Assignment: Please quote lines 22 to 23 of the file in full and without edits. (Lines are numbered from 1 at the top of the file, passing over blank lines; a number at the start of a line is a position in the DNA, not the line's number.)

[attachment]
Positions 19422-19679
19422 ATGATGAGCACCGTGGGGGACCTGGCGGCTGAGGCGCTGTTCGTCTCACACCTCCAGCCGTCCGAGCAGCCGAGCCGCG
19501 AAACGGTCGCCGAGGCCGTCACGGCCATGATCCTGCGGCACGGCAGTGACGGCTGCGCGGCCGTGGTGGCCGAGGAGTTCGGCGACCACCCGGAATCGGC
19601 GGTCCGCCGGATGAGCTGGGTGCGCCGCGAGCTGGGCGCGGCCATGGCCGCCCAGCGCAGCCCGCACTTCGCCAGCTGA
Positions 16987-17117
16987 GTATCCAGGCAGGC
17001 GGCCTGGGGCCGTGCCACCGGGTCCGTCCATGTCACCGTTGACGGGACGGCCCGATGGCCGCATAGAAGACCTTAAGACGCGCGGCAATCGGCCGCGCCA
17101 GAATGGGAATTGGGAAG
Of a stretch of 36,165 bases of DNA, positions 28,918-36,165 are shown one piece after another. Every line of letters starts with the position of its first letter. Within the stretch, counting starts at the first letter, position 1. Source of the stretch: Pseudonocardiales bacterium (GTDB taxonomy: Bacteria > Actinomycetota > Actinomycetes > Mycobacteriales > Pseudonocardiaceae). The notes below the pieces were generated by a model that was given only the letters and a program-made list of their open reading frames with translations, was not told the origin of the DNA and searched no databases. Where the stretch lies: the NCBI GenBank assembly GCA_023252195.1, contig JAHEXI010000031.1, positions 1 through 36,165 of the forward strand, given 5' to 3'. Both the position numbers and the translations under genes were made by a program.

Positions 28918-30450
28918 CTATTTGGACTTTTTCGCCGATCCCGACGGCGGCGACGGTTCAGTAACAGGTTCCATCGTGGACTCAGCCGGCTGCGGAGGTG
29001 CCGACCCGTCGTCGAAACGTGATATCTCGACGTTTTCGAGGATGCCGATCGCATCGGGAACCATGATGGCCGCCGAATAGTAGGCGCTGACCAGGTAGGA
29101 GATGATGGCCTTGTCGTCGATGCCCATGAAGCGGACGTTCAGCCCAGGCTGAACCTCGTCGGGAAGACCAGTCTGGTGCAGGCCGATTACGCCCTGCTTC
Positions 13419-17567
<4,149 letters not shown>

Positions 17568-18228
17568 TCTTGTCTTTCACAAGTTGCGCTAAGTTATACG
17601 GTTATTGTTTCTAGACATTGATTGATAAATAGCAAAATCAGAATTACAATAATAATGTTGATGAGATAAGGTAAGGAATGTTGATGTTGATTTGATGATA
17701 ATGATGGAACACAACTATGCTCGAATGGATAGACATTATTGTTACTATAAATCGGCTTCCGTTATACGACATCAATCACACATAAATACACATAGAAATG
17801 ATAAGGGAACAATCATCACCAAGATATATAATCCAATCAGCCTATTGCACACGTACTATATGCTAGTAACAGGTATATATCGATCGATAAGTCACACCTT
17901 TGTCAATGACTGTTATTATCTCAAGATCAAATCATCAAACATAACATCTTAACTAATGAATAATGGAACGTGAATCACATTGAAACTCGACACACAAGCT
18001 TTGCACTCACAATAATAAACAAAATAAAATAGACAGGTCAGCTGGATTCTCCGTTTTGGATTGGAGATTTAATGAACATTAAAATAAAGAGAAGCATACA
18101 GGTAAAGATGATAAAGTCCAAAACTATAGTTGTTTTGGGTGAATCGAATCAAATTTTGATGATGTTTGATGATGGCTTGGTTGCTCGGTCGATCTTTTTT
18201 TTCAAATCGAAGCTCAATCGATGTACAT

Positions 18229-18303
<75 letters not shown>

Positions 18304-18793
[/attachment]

18001 TTGCACTCACAATAATAAACAAAATAAAATAGACAGGTCAGCTGGATTCTCCGTTTTGGATTGGAGATTTAATGAACATTAAAATAAAGAGAAGCATACA
18101 GGTAAAGATGATAAAGTCCAAAACTATAGTTGTTTTGGGTGAATCGAATCAAATTTTGATGATGTTTGATGATGGCTTGGTTGCTCGGTCGATCTTTTTT